Table 12. Case Management Issues
Abyan • Manual case management, decisions mostly handwritten; courts in major cities before 2011 could type decisions on computers and print for disputants at disputant’s expense
• Numerous records and case documentation looted or destroyed in 2011
• Oldest recorded case in the registry dates to 1968, when most courts were established Aden • Largely manual case management, but electronic in the court of appeal and two primary courts
• Best administrative tracking and case management of any governorate; some archived records dating to British period
• Oldest records are of marriages and divorces registered in 1829; the oldest record of a ruling text dates to 1830 GoS • Largely manual case management, but court of appeals has a partially electronic system, final decisions being
archived in a computer database
• Many files in Sanhan have been and continue to be lost
• Oldest records in Hamdan court filed between eighteen and twenty-three years ago; oldest records in the court of appeals date from 1995
Hadramawt • Manual case management; most final decisions typed on computers and printed for disputants at disputant’s expense
• Lack of support staff widespread; files have been lost and requisite material has gone undocumented; tracking ad hoc and unreliable; number of cases reaching the court or decided more or less not available
• Case registry reportedly has records available since 1938 (unverified)
Hodeida • Manual case management; final decisions generally typed on computers and printed for disputants and record keeping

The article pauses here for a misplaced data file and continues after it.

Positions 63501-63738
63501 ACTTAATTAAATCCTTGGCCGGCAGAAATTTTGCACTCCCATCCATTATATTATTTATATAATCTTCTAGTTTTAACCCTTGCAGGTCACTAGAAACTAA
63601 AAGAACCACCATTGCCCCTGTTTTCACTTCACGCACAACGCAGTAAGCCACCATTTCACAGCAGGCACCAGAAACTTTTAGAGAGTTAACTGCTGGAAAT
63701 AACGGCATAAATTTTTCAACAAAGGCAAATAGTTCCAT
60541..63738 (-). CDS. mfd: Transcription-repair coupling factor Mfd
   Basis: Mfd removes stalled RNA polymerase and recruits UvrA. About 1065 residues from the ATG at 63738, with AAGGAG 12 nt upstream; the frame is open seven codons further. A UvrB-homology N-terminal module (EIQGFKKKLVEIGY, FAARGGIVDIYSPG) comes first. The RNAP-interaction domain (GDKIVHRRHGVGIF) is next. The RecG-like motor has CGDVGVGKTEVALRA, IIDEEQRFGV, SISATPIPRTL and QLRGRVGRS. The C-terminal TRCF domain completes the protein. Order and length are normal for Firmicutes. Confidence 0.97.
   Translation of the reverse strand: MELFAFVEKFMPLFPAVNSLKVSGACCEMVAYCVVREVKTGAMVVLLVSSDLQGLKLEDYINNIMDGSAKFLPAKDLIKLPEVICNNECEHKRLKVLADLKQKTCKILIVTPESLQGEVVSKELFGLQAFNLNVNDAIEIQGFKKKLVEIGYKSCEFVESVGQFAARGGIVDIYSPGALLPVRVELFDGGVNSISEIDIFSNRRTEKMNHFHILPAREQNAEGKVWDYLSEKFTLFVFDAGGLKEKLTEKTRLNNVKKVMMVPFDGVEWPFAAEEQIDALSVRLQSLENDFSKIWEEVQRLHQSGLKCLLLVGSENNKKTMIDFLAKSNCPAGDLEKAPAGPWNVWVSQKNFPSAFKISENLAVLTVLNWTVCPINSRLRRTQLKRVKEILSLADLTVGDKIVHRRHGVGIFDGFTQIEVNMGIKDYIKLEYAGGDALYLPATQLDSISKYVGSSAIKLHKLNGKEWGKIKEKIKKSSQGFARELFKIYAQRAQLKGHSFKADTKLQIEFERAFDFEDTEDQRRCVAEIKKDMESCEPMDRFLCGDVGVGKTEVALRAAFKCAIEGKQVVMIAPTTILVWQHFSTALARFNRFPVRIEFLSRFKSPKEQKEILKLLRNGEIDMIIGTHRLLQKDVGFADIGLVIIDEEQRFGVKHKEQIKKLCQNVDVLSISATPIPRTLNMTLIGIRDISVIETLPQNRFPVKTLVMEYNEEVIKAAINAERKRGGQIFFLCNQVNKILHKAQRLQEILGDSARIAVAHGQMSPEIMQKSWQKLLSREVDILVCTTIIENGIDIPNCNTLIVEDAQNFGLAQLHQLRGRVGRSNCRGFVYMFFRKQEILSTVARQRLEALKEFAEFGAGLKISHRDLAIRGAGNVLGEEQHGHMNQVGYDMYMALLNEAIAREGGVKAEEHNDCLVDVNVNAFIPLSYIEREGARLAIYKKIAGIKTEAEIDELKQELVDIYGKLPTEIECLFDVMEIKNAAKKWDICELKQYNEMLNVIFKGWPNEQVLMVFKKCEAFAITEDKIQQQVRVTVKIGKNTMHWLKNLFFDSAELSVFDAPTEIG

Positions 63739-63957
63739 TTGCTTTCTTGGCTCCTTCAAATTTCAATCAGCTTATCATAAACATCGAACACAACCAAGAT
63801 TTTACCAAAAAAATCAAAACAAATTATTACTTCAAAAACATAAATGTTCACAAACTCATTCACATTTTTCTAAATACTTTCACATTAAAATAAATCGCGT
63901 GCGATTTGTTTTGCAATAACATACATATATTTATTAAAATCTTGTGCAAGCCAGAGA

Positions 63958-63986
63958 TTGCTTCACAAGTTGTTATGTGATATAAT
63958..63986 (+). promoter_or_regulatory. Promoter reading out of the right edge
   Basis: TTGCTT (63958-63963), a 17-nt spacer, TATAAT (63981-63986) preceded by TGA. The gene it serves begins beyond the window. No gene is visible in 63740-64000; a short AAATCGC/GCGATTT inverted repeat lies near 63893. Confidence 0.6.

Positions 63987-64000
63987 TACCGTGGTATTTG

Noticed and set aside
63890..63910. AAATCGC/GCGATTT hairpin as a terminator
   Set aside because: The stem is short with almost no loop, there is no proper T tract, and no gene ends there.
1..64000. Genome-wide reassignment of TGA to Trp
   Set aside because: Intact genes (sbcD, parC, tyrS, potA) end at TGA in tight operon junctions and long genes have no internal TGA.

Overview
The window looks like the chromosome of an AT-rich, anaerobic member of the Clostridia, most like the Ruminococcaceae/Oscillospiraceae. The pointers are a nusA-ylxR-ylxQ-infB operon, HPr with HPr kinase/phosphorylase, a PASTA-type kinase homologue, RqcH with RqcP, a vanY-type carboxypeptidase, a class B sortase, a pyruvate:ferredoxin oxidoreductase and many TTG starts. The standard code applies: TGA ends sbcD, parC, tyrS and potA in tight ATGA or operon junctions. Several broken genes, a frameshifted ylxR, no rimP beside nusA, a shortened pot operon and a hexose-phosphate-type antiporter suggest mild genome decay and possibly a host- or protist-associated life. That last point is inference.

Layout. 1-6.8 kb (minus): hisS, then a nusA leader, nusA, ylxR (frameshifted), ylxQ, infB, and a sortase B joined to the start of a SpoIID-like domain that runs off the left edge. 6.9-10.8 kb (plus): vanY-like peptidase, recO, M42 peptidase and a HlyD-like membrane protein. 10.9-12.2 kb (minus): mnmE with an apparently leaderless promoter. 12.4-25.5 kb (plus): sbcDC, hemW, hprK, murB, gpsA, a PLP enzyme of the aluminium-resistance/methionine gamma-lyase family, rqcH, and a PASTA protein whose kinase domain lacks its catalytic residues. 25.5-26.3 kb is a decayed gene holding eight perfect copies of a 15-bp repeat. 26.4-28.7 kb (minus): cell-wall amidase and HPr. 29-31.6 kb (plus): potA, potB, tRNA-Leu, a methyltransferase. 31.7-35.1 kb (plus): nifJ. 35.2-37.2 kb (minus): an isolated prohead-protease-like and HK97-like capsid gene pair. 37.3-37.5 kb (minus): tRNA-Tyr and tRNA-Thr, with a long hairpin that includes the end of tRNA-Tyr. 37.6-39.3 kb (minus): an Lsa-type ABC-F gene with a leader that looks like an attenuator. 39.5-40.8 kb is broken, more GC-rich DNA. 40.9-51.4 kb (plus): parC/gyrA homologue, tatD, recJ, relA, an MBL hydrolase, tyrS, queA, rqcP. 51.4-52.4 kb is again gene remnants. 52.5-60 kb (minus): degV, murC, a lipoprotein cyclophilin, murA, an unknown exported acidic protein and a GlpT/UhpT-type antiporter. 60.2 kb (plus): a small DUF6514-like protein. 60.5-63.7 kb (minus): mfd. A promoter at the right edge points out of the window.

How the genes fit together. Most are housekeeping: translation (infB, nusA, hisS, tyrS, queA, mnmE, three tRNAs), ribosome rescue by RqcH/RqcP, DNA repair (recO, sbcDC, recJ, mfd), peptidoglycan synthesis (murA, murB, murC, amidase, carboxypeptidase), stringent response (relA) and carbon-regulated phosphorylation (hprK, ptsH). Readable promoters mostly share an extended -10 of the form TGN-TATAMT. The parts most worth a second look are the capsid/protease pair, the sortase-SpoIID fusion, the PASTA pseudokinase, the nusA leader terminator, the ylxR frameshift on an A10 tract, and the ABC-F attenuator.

• Unusual reluctance to share information about number and type of cases, suggesting either poor tracking or lower than usual performance
• Case registry reportedly has records dating back to the 1980s (unverified)
Ibb • Manual case management; no available information on use of computers to track cases or type decisions
• Lack of qualified support staff and verification judges slows case processing and leads to invalidation of cases
• Oldest recoded case the Land Deeds and Authorization Record of 1947
Lahj • Manual case management; in large cities and courts, decisions may be typed on computers and printed for dispu-tants and record keeping; handwritten decisions the norm in rural districts
• Plan to set up electronic system several years ago never implemented
• The oldest case reportedly tracked dates back to the time of the Abdali sultanate, although the more general records and registers date back to the 1950s
Marib • Manual case management; decisions mostly handwritten, then typed on computers and printed for record keeping and for disputants in court of appeals
• General civil case records available dating to 1976
Shabwa • Manual case management; decisions mostly handwritten; main Ataq court may type some decisions on computers and print for record keeping and disputants; computer-typed decisions may be available in other courts when open
• General civil case records available dating to 1980s
Taiz • Mostly manual case management; in all but a few rural districts decisions typed on computers and printed for record keeping and for disputants
• Court of appeals now tracking cases electronically
• Steps in case management process the most common opportunities for corruption
• In Taiz West registry, some case records available dating to 1979, oldest court of appeals case to 1990